In this brooding debut teen chiller, 13-year-old Courtney "never had believed in wicked witches, invisible ghosts, or haunted ivy," but everything changes when she and her parents move into an 18th-century stone house adjacent a Puritan cemetery in Murmur, Mass. Gazing at the vine-draped house and trees, Courtney wonders, "What's with all the ivy?" Quickly obsessed with the equally ivy-infested cemetery, Courtney finds herself drawn to Christian and Margaret Geyer, an eccentric father and daughter intent on resolving a family mystery. As Courtney and the ethereal Margaret piece together clues from old journals and newspapers, the ivy invasion of Courtney's house becomes increasingly demonic. Frightened, but determined to help her friends, Courtney realizes spirits both visible and invisible are using her to find the missing remains of Margaret's ancestor Prudence to release an ancient spell surrounding the house. The suspense builds, but like a true gothic heroine, Courtney keeps her cool and retains just enough disbelief to prove credible amid the graveyard gloom and irrational ivy. A creepy but grounded caper.
One of the 10 books I won from a contest.
Cruel Summer by Alyson Noël (paperback) May 27, 2008 Seventeen-year-old Colby Cavendish's plans are tossed overboard when her parents decide she should spend the summer with her aunt on a remote Greek island. They are jeopardizing her hard-won spot as ultracool Amanda's "new best friend," and now that she's hooked up with hottie Levi Bonham, how is she supposed to hang on to him? Crazy Aunt Tally, who talks to her plants and sells handmade jewelry, doesn't have a cell phone, TV, or Internet access. Colby's feelings and experiences are relayed through clever, but sometimes typographically confusing, emails, journal entries, letters, postcards, and a "Cruel Summer" blog. (The island has an Internet café.) The story is one of understandable teen frustration and resentment: adults don't make sense to her, and she's insecure about her new social status. She's far away from the usual connections, electronic and otherwise, that she and many comfortably middle-class, modern American teens rely on. An islander, Yannis, complicates her feelings for Levi, and Colby finds herself becoming involved, against her will, in the rhythms and lifestyle of this charming, remote place. The protagonist's venting and observations are alternately whiny, wistful, strident, and hilarious. Despite typical teen self-obsession, Colby is likable and ultimately well intentioned. As she deals with her feelings, she blunders her way rather charmingly into a new maturity.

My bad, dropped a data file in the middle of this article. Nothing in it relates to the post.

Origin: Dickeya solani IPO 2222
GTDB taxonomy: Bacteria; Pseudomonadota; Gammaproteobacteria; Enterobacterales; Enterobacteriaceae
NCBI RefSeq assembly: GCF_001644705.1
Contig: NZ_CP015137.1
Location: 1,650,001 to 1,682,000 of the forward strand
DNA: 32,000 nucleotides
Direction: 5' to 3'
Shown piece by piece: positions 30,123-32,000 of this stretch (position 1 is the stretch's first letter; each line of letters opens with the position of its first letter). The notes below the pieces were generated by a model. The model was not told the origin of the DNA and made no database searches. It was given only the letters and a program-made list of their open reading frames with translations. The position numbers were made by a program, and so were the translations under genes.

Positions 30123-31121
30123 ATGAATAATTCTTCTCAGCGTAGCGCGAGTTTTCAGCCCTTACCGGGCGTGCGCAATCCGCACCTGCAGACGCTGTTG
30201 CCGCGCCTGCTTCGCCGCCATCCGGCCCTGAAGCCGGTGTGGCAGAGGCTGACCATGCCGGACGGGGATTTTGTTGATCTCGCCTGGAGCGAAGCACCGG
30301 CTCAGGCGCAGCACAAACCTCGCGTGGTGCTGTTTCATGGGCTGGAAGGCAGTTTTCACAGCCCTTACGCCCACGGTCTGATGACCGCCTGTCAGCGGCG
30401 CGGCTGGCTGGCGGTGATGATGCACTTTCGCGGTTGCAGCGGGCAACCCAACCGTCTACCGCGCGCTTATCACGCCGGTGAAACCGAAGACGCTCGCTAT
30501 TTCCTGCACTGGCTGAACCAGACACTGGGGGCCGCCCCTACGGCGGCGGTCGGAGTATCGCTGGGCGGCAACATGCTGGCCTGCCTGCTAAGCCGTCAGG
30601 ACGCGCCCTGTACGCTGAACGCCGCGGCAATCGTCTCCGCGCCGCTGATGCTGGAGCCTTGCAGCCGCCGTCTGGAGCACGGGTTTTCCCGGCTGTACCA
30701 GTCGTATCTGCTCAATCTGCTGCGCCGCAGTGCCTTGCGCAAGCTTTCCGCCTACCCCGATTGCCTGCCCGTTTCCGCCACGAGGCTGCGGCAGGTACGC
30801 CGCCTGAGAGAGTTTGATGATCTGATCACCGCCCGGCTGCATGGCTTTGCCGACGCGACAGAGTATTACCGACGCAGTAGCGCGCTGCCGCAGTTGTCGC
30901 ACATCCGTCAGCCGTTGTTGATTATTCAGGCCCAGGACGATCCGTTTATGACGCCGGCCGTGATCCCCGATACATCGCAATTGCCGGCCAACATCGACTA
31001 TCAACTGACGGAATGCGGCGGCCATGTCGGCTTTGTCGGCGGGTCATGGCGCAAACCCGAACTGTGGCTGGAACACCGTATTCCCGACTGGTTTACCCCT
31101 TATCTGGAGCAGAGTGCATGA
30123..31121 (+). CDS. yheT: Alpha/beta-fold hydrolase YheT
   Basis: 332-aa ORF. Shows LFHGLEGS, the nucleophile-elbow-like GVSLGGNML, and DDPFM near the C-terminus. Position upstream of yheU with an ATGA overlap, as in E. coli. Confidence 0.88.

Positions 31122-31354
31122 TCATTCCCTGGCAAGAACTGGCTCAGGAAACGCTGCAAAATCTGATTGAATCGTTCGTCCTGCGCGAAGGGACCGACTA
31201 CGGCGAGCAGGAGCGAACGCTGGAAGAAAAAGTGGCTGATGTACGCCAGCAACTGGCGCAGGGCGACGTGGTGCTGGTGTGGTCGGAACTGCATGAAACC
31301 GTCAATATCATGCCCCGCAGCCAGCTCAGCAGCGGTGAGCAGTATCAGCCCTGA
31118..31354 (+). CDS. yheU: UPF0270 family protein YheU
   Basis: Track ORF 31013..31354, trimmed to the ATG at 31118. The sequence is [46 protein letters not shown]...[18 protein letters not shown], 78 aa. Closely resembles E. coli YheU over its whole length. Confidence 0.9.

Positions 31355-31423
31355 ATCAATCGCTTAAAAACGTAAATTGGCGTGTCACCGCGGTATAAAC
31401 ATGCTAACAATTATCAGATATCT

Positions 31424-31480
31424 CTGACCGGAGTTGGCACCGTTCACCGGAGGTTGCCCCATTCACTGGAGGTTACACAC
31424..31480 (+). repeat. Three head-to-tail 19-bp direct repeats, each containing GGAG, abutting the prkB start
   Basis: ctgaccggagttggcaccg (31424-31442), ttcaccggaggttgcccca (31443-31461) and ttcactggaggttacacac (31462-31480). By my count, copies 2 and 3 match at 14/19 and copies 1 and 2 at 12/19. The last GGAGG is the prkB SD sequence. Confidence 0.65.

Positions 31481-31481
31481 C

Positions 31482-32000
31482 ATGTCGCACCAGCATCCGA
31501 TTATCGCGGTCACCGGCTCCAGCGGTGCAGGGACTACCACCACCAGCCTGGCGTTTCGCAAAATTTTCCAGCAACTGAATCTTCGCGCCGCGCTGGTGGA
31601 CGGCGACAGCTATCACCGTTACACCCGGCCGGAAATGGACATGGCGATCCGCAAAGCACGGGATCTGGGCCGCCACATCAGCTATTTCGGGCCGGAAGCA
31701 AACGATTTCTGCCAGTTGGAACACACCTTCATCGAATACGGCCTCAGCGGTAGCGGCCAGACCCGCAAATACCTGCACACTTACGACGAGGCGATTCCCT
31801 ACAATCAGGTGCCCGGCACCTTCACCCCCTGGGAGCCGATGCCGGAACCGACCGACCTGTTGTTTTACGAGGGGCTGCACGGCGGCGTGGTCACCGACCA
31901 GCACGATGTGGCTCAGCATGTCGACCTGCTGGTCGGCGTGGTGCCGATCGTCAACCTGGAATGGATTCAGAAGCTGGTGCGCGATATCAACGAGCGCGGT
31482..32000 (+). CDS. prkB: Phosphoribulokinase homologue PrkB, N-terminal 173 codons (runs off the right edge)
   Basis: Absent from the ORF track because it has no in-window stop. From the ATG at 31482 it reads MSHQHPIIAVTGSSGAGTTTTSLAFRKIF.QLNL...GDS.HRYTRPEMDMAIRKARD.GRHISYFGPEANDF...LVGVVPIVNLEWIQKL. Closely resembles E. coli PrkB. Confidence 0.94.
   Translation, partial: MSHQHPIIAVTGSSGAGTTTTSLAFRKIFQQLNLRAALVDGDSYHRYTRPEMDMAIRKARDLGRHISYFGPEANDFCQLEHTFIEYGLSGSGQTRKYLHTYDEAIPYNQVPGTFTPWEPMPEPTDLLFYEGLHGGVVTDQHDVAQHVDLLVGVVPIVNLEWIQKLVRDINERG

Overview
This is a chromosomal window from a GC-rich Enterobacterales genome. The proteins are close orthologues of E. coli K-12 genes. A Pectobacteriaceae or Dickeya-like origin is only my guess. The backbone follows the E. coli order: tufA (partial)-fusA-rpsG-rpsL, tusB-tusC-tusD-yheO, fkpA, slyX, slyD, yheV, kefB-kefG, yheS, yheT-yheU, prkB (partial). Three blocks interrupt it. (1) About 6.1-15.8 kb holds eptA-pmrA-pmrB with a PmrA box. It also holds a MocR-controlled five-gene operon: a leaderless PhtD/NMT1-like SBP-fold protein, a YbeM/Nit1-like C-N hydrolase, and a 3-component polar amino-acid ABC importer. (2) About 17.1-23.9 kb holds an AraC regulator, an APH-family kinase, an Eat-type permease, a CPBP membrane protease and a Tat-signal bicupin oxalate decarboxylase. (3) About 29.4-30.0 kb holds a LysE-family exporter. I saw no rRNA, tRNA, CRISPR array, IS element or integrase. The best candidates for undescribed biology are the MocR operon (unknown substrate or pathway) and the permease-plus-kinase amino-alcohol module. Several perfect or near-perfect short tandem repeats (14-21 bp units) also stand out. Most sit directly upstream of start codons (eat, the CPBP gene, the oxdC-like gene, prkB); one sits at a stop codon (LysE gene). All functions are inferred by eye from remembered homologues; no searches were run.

I won this book from Feed Your Imagination.
The Gargoyle by Andrew Davidson (ARC) August 4, 2009
An extraordinary debut novel of love that survives the fires of hell and transcends the boundaries of time. 
The narrator of The Gargoyle is a very contemporary cynic, physically beautiful and sexually adept, who dwells in the moral vacuum that is modern life. As the book opens, he is driving along a dark road when he is distracted by what seems to be a flight of arrows. He crashes into a ravine and suffers horrible burns over much of his body. As he recovers in a burn ward, undergoing the tortures of the damned, he awaits the day when he can leave the hospital and commit carefully planned suicide—for he is now a monster in appearance as well as in soul.  A beautiful and compelling, but clearly unhinged, sculptress of gargoyles by the name of Marianne Engel appears at the foot of his bed and insists that they were once lovers in medieval Germany. In her telling, he was a badly injured mercenary and she was a nun and scribe in the famed monastery of Engelthal who nursed him back to health. As she spins their tale in Scheherazade fashion and relates equally mesmerizing stories of deathless love in Japan, Iceland, Italy, and England, he finds himself drawn back to life—and, finally, in love. He is released into Marianne's care and takes up residence in her huge stone house. But all is not well. For one thing, the pull of his past sins becomes ever more powerful as the morphine he is prescribed becomes ever more addictive. For another, Marianne receives word from God that she has only twenty-seven sculptures left to complete—and her time on earth will be finished. 
One of the 10 books I won in a contest. 
The Girl Who Stopped Swimming (Paperback) May 26, 2009 Laurel, a high-end quilt maker, sees the ghost of a little girl in her bedroom one night. When it leads her to the backyard and a dead girl in the swimming pool, the life Laurel had hoped to build in her gated Florida neighborhood with her video-game designer husband, David, and their tween daughter, Shelby, starts to fall apart. Though the police clear the drowning as accidental, it soon appears that Shelby and her friend Bet may have been involved. Bet, who lives in DeLop, Laurel's impoverished hometown, was staying over the night of the drowning and plays an increasingly important role as the truth behind the drowning comes to light. Meanwhile, Laurel's sister, Thalia, whose unconventional ways are anathema to Laurel's staid existence, comes to stay with the family and helps sort things out. Subplots abound: Laurel thinks David is having an affair, and Thalia reveals some ugly family secrets involving the death of their uncle. What makes this novel shine are its revelations about the dark side of Southern society and Thalia and Laurel's finely honed relationship, which shows just how much thicker blood is than water.